From The Strad, September 1892
Re HOT HANDS
To the Editor of The Strad
Sir, – A good many of your readers, including myself, will be greatly obliged to you if you or any of your correspondents could recommend an effective remedy for hot or perspiring hands, I am sure a great drawback to many a violin player. I have been learning the violin here for three terms and have made good progress, so much so, that I have beaten many older pupils. Now I find a great barrier in my way, viz., hot or perspiring hands, which evil does not only make the violin go out of tune every few minutes, but also makes the E strings snap as if they were made of glass. I have tried various remedies for abating this nuisance, but without success, and now I write to you, sir, in the hope that you may be able to help me in coping with this great drawback. If it cannot be stopped, I am afraid I shall be obliged to drop the fiddle, however fond I may be of the instrument.
Thanks you most sincerely on behalf of myself and two other members of our school who are similarly afflicted, I remain, sir,
Belfast, August 20th 1892
[We sincerely sympathise with our correspondent and should be glad if some of our readers could help him out of his troubles. – Ed.]
From The Strad, October 1892
Re HOT HANDS
To the Editor of The Strad.
Sir, – Being somewhat of a fiddle philosopher, I think I can relieve the unhappy author of the letter in your interesting paper. I advise “Jay Street” to live without eating meat for a few days, and not to take any stimulants on the day of violin playing except a little Liebig’s (Tooth’s) extract of meat in warm water, and get a shirt, or any garment, and wash it in a pan of hot water until the water becomes nearly cold, a few hours before violin practice. This will open the pores of the skin and let all the perspiration out. Don’t wash the hands in cold water. Fasting and light diet will cause coldness of the hands, and remove the feeling of heated moisture when playing.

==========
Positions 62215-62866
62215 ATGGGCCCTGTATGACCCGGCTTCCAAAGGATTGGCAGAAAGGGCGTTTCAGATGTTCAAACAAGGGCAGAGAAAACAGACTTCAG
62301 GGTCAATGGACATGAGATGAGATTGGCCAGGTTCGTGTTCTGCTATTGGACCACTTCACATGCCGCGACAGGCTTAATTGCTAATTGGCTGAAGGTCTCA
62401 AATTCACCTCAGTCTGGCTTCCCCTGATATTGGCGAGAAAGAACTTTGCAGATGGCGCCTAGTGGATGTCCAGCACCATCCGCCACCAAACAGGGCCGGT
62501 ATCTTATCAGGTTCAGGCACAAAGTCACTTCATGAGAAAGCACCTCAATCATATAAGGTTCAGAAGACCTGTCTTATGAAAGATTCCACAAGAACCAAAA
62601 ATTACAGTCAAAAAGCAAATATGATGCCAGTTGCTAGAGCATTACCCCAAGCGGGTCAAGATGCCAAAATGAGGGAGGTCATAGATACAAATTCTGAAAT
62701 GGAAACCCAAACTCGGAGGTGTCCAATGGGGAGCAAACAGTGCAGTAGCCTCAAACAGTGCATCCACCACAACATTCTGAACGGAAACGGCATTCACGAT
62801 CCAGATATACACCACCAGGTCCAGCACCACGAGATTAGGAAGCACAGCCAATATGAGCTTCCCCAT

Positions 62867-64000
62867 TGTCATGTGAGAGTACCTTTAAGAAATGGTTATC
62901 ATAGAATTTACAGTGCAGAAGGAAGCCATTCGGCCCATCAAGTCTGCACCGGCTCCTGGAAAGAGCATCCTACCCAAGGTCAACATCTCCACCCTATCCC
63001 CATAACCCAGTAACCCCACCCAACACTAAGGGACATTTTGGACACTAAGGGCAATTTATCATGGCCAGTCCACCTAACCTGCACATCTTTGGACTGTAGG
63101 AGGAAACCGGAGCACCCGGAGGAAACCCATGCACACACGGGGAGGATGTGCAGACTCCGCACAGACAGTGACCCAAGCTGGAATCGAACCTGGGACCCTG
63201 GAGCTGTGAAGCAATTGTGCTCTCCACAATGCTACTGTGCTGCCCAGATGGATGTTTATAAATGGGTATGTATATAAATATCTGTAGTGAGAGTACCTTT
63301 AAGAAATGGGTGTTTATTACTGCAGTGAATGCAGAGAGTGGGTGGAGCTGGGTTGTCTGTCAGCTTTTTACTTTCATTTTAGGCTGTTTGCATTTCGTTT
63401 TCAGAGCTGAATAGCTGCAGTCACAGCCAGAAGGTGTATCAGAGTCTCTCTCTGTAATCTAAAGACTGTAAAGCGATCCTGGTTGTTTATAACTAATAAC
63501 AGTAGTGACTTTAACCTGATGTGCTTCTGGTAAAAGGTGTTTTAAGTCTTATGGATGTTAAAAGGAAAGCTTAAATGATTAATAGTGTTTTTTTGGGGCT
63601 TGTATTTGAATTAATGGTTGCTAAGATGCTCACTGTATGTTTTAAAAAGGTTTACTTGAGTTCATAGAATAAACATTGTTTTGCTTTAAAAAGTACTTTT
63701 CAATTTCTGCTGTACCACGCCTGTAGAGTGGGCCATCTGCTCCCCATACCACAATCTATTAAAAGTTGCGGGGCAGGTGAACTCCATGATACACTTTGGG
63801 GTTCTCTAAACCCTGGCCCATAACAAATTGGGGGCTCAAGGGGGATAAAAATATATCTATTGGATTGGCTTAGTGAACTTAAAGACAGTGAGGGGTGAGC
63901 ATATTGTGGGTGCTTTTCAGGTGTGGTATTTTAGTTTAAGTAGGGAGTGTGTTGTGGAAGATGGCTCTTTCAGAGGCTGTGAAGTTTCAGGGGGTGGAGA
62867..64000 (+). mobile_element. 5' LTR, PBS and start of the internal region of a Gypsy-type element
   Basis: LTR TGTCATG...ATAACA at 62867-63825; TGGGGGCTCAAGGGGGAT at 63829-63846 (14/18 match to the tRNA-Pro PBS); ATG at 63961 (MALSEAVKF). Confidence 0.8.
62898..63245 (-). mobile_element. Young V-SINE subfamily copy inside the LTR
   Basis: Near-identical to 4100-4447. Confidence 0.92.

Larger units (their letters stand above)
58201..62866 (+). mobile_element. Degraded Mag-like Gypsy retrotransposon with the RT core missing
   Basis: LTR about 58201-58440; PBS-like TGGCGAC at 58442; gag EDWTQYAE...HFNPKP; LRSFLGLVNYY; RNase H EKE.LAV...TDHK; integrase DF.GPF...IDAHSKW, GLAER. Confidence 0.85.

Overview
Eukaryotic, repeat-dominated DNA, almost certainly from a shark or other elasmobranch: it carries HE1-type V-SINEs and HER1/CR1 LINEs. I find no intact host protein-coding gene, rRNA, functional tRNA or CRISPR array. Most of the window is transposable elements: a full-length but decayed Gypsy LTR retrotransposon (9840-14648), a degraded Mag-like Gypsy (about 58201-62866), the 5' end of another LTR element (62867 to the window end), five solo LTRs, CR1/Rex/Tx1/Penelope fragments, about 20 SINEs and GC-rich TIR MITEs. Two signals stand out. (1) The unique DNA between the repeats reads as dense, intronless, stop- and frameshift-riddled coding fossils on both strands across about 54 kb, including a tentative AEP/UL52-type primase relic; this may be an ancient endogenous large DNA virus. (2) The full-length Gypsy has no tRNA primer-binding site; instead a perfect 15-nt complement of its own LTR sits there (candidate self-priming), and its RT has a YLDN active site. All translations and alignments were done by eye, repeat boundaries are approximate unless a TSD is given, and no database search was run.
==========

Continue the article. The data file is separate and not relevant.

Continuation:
September 12th, 1892
Sir, – In reply to your correspondent, “Jay Street,” I think the following will be a simple and effectual remedy:
Wash the hands first in lukewarm water and almost dry them, take some fuller’s earth and rub between and again wipe the hands with a soft handkerchief.
Trusting this may find a place in your valuable paper,
Stanhope Street, London N.W.
From The Strad, December 1892
Sir, – Many violinists and pianists complain of the inconvenience caused by inordinate moisture or perspiration of the hands before, during, or after playing.
This affection, called in medical science Hyperidrosis, is connected in most cases with general weakness of the nervous system. It sometimes runs in families, and is bequeathed from father to child. Generally the feet and armpits suffer in a similar manner; sometimes only one side of the body is affected.
As this affection most decidedly has its origin in weakness it of course is treated with tonics, like quinine, arsenic, iron, even strychnine, which however, should only be taken under proper medical advice. But a local treatment is also in most cases necessary. People who suffer from this affection ought always to wash with Juniper tar soap, and sometimes moisten their hands with a very hot sponge. Merely warm applications make the ailment worse.